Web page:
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His stylish swishes on the piano sometimes form a high-speed symphony while at other times are capable of getting you into a melancholic mood. Categorised under crossover classical music, his work seesaws between classical and contemporary techno-pop elements. Touted as a young genius pianist, Maksimís concerts with the Moscow Philharmonic Orchestra have been huge successes. Not able control his experiments within the parameters of classical music, Maksim successfully spinned his classical routes around modern up-tempo music. Three albums down, Maksim Mrvica bounces back with his fourth studio album Electrik.

He flings surprises with an eclectic mix of original compositions and old symphonies firing up club vibes in Electrik. Thereís March Of The Icons, which kicks off with a heady lounge feel. Each track is open to interpretation; while Requiem, which is fast-paced, gives you a dark climax feel, Nathrach reveals some edgy vocals, and Tango In Ebony is a feel-good soothing track.

We chatted with the musician for a few minutes while he was in Japan as a part of his tour and got the exclusive on this latest realease.

The Record: Tell us about Electrik.
Maksim Mrvica:
I wanted to do something different from my previous albums. I was trying out a lot of things and in about four months had enough new ideas that I wanted to record. On this album I have also collaborated with producer Jonathan Allen who has worked with artistes like Bjork and Prodigy, and most of the pieces here have a really upbeat production. So it definitely gives that edgy flavour.

TR: Where did the electronica influences come from? Which are your favourite tracks from the album?
I love electronica. I used to attend rave parties in college, which hooked me on to electronica. It was refreshing to fuse it with classical piano. My favourite tracks from the album include Prelude C, because it was a tough piece to fuse. I also love Requiem, which involved 100-piece choir and 60 members of the royal Philharmonic Orchestra. Itís a dynamic track.

TR: Whatís your equation with your fans?
I have a great rapport with my fans. There was this boy who came all the way from London to Japan for one night just to attend my concert. There was this other guy who visited me in my hometown, stayed there for two months and learnt the language. The idea of people dancing to one of my pieces in the club is really challenging

TR: Tell us about your extravagant performances. How important is the visual aspect?
For live concerts, you need an eclectic atmosphere. I think the audience enjoys a concert most when itís a combined effort of music and the ambience. Itís very important for the kind of concerts [where] thousands of people come. Once the venue is decided, my manager Mel Bush and I check the place. We have a special crew who work for musicians like Robbie Williams and Coldplay; they come up with ideas about the performance. My manager and I then sit with them and approve the ideas and make changes.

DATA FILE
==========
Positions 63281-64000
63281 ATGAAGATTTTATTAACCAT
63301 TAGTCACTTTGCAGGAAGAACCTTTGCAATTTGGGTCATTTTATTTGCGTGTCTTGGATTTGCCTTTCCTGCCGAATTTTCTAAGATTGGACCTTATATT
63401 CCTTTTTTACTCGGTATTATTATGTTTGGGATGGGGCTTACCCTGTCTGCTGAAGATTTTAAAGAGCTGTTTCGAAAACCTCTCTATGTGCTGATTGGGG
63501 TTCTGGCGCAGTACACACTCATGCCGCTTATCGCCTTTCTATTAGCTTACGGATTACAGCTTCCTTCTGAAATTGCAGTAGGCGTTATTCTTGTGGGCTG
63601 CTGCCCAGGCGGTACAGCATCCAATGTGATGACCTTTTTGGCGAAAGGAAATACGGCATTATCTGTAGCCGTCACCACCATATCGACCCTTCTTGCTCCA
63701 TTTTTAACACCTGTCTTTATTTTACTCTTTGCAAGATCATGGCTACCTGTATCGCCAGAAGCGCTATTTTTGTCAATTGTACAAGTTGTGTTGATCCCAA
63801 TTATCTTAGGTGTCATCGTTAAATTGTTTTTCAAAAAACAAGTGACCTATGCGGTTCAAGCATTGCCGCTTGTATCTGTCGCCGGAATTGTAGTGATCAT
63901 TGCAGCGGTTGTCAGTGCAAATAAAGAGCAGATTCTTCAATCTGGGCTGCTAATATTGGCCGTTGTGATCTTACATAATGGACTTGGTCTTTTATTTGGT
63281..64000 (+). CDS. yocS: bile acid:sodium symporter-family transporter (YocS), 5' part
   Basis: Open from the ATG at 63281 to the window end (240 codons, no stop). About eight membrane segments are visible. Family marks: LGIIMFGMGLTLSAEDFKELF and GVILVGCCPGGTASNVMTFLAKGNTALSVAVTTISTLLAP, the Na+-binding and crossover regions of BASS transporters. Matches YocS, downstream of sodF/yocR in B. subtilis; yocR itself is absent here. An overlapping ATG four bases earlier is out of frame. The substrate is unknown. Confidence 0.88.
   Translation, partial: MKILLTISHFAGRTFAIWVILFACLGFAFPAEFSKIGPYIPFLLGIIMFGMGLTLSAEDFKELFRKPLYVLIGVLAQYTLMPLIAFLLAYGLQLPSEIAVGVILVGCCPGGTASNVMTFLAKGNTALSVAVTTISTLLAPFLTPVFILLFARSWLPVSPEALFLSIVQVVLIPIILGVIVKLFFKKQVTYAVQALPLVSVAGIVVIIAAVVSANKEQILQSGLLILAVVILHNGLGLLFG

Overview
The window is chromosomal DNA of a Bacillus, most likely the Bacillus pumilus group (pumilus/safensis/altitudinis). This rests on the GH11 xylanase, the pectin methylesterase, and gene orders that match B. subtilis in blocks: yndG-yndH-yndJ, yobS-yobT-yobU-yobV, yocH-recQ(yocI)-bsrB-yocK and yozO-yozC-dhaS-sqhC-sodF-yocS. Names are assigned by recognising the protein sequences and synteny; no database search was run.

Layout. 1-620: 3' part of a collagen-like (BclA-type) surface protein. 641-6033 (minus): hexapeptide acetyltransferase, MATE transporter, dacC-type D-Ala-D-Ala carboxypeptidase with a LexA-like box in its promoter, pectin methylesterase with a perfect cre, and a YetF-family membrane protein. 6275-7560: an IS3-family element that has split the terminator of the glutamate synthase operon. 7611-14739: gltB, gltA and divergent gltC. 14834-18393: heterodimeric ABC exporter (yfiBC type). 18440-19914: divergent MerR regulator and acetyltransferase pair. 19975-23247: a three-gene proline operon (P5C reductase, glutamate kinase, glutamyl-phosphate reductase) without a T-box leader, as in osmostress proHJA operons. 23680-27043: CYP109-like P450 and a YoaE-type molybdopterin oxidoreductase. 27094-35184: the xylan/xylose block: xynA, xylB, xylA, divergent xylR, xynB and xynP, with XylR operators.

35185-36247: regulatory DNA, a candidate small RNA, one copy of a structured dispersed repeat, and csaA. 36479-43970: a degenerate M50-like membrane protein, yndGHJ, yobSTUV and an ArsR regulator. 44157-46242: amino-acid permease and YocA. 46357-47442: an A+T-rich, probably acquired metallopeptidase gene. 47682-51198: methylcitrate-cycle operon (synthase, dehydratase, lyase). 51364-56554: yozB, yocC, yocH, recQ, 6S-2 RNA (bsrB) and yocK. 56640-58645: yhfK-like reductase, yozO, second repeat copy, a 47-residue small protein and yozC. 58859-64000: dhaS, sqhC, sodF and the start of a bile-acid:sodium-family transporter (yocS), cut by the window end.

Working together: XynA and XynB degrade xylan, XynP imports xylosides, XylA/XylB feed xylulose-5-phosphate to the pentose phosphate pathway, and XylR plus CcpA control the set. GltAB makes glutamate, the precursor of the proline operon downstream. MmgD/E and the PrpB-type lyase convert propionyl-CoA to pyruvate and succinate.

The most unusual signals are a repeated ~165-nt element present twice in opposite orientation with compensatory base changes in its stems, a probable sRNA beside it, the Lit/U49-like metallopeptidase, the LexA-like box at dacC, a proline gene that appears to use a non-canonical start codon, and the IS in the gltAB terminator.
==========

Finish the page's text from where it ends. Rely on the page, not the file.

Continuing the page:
TR: How difficult was it for your music to survive in war torn Croatia?
It was very difficult. I was 15 when the war began. There were more than 1000 grenades a day. At one point there were seven whole days when we stayed in the basement and didnít see the sun. But it was a lesson that I learnt. I had fallen in love with piano the first time I saw it at my friendís house and performing live asserted my decision of becoming a musician because I enjoyed doing it. That was also the time I travelled all the way to Zagreb for a competition and got a huge applause just for turning up for the competition in such risky war situations. I went on to win the competition and people said I ought to win just for coming from Sibenik. There were hundreds of people shouting for me and not because they felt sorry for me.

TR: How do you strike a balance between your personal and professional life?
My family travels with me to most of the places I go; I donít have to deal with catching up with my family. My mother is also with me most of the time. Now my daughter has started showing an interest in music and I think she likes my music (laughs).

TR: Are you planning to come to India any time soon?
I have Indian fans and I hope my record label arranges a concert in India. I hope my fans there appreciate my new album.

TR: You are always praised for your model looks? Is that a career option?
Iím quite glued to music. I have to concentrate on classical as well as on my crossover music. Juggling all this hardly gives me time for anything else. Itís not my cup of tea.

You can read the rest of our exclusive with Maksim in the November-December 2006 issue of The Record Music Magazine available at your local newsagent.


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